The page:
The Federal Reserve members bid farewell to Ben Bernanke at his last formal FOMC meeting on January 29th, 2014. The story surrounding his departure as Fed Chairman for me is what he has taught the investing community about the power and limitations of Federal Reserve policy. In addition, the forming story is that investors are beginning to adjust their portfolio to deal with the 800-lb gorilla he is leaving behind for Chairwoman Janet Yellen to manage. His legacy, in my opinion, will be shaped by what happens to the $2.4 Trillion dollars (and still growing) in excess reserves currently on deposit at the Fed in the U.S. banking system.
Lesson 1 - QE is not the primary cause of Consumer Price Inflationary
Through the years that I have followed Ben Bernanke, a consistent aspect of his testimonies has been his contention that the unconventionally large Fed asset purchases would not be inflationary. Many astute investors listened to his comments in disbelief, riding the gold momentum trade up to $1700, and then back down to $1200.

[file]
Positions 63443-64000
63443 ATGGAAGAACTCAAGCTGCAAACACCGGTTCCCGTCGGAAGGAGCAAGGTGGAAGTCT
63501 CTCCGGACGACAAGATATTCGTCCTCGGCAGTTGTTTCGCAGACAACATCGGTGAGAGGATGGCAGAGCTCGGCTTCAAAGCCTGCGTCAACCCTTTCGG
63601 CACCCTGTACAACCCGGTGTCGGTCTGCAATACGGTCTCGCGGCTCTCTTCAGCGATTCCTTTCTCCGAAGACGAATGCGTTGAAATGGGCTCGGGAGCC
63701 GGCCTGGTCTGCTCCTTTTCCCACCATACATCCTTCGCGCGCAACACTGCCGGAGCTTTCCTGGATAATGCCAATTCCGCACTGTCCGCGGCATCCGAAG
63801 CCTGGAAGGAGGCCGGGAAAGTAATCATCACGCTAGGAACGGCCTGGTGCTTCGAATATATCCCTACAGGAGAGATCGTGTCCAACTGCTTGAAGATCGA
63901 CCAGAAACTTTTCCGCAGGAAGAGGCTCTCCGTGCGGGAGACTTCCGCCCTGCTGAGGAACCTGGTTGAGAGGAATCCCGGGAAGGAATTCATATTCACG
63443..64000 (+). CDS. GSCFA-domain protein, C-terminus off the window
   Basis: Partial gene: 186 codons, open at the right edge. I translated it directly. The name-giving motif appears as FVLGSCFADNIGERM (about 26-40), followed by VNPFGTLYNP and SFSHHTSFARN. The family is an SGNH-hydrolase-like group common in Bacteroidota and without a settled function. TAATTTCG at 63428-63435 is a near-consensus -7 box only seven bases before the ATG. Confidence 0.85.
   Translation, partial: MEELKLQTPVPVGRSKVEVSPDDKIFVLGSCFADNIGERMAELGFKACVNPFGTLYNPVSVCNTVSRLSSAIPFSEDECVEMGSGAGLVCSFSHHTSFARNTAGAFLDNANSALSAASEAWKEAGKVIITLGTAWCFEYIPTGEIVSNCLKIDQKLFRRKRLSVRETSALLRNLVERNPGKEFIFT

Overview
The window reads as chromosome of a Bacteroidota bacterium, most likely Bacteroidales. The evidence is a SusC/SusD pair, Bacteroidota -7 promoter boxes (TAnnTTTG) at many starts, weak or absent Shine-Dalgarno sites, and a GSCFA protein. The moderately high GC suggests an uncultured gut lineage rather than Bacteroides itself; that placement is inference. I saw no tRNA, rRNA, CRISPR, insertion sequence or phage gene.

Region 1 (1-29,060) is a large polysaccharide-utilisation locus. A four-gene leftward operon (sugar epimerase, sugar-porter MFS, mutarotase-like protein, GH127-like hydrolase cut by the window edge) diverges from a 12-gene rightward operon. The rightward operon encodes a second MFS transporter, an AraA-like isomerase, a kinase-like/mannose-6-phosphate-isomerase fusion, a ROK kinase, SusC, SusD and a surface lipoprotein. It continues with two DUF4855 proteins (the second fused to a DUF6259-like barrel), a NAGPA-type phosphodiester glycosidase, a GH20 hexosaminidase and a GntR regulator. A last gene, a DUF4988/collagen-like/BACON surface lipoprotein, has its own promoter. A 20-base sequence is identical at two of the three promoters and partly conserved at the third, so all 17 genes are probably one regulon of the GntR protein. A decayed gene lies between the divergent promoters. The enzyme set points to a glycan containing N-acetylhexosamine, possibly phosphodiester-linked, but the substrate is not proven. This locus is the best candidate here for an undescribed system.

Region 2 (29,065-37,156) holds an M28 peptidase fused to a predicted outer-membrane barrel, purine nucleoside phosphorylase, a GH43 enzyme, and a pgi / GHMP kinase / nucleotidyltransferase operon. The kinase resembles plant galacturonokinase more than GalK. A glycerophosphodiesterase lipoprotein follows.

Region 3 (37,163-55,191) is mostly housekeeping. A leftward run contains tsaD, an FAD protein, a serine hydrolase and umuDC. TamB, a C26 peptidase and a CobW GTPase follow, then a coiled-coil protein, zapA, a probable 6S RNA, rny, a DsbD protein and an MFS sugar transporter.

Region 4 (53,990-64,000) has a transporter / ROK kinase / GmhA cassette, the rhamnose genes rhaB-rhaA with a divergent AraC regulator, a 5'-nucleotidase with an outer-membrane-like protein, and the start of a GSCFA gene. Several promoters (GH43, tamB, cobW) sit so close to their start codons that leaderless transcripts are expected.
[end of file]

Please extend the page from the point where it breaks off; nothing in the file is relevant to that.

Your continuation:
As it turns out, Ben Bernanke was precisely right, at least so far, as you can see in the chart below.
The inflation trend line since the 2008 crisis, despite the increase in the Federal Reserve balance sheet from $1T pre-crisis, to over $4T today, has continued to move downward. This trend is a continuation of a long term cycle that began with the reign of Paul Volcker as Fed chairman back in 1980. What the information highlights for me in researching the enigma of inflation is that price levels are indeed a monetary phenomenon, but if the money is constrained from reaching the general economy, then consumer price inflation will struggle to ignite.
Although I recall Bernanke being very confident that inflation would not be a problem, I do not recall any clarity about why this would be the case other than a vague concept of "extinguishing reserves". In reviewing the last several years of data, in the spirit of Fed transparency, I believe he could have been a bit clearer. The prior testimonies could have read, "As monetary system overseer, the Fed is going to inject Trillions of dollars into the banking system and simultaneously pay banks 25 basis points to hold assets they did not previously have on their balance sheet. Additionally we intend to tightly regulate lending so that the money supply does not run rapidly out of control."
Lesson 2: High QE plus Zero Interest Rates does not Equal Bank Lending